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Phil Sheridan Derides Jacksonville War Party

In August 1855, famed Civil War Gen. Phil Sheridan was a young lieutenant on an exploratory expedition in Southern Oregon. The soldiers ran into an armed party of Jacksonville citizens in hot pursuit of some Indians, but Sheridan soon surmised they weren’t anxious to find any “hostiles.”

Sheridan said they “swaggered about, bragged a lot and cursed the Indians loudly” before heading home, which he felt “was uppermost in their thoughts.”

The next day the expedition encountered a nearby Indian village on Klamath Lake, and Sheridan wondered what “those valiant (Jacksonville) warriors,” as he derisively called them, would have done had they been there.

Sheridan wrote, “When we reached the village the tepees-made of grass-were all standing, the fires burning and the pots boiling … (with) … camas and tula [sic] roots -- but not an Indian was to be seen.”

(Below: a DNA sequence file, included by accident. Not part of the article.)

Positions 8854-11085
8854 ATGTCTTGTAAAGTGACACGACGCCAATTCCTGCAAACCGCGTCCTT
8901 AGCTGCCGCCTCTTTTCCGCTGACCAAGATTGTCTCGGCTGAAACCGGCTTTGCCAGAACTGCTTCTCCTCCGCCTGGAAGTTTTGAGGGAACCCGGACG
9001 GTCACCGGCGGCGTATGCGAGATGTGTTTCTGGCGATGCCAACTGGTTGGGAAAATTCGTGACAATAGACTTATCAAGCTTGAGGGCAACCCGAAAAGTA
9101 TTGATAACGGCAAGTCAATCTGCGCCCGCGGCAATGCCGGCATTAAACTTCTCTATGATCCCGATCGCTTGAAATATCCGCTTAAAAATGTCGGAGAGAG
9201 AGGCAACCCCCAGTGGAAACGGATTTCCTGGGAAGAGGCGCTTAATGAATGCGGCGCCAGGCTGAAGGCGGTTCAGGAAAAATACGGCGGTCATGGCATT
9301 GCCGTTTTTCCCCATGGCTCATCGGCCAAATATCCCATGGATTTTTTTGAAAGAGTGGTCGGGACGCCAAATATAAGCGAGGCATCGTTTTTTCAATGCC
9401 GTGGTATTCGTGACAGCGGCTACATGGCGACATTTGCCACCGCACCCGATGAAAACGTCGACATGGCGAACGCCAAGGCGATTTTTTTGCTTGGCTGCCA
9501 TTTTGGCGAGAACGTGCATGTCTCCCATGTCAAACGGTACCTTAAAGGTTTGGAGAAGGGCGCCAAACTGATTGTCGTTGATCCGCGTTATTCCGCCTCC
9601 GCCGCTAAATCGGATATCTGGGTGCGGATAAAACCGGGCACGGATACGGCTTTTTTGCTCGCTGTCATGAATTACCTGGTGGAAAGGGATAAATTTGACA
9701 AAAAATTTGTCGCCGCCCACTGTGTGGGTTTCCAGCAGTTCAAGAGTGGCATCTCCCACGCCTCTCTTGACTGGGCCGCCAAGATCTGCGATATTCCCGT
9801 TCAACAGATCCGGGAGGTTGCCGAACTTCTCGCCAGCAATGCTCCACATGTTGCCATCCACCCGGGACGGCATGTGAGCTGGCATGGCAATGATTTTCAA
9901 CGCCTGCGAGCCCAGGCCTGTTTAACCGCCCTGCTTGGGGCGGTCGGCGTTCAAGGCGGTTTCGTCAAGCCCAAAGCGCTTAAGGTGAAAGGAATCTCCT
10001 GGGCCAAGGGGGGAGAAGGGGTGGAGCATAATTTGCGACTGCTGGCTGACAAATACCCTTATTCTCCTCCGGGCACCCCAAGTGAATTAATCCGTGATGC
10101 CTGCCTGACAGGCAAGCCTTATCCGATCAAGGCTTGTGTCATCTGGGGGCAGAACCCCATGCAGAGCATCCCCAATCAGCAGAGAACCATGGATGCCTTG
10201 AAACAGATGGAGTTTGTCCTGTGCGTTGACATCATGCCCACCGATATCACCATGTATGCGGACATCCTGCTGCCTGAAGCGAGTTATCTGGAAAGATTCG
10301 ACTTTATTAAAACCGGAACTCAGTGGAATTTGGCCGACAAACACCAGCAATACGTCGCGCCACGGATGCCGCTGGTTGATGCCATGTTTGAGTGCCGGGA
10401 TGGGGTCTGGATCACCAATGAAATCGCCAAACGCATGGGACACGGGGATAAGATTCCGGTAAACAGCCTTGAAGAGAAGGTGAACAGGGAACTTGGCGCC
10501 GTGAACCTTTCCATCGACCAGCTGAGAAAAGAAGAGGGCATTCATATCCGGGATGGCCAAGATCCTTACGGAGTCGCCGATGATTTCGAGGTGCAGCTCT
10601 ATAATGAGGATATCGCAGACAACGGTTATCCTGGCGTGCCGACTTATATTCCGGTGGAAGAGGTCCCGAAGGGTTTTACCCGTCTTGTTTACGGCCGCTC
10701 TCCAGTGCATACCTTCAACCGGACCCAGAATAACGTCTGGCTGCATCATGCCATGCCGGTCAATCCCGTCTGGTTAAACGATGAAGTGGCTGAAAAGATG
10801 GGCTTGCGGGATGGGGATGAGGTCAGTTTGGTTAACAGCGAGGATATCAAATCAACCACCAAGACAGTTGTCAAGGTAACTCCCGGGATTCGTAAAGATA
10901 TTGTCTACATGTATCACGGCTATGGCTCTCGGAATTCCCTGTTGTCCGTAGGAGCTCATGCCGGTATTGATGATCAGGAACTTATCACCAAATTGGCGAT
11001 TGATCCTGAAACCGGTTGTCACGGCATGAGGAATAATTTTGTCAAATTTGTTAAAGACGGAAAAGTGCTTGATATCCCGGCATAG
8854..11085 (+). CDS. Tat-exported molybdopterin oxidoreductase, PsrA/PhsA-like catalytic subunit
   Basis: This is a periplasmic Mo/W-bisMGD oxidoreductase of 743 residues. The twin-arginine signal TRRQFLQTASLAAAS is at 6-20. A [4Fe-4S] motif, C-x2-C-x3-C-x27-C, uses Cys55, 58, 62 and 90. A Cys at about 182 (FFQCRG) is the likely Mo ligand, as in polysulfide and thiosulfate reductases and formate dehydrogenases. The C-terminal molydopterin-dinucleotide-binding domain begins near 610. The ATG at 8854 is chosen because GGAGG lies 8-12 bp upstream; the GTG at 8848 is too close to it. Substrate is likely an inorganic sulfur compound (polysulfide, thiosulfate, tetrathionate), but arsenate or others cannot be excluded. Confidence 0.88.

Sheridan said an old Indian rose from the grass at a distance, apparently decided the soldiers were peaceful, and, in Sheridan’s words, “gave a peculiar yell, … (and) between three and four hundred Indians rose simultaneously from the ground and … came out of the tall grass.”

It was a peaceful encounter.

Source: Sheridan, Phillip H. Personal Memoires of P. H. Sheridan, General, United States Army. Vol. 1: Project Gutenberg Ebook, 2004. N. pag. 2 vols. Web. 23 Aug. 2015. .

Kernan Turner is the Southern Oregon Historical Society’s volunteer editor and coordinator of the As It Was series broadcast daily by Jefferson Public Radio. A University of Oregon journalism graduate, Turner was a reporter for the Coos Bay World and managing editor of the Democrat-Herald in Albany before joining the Associated Press in Portland in 1967. Turner spent 35 years with the AP before retiring in Ashland.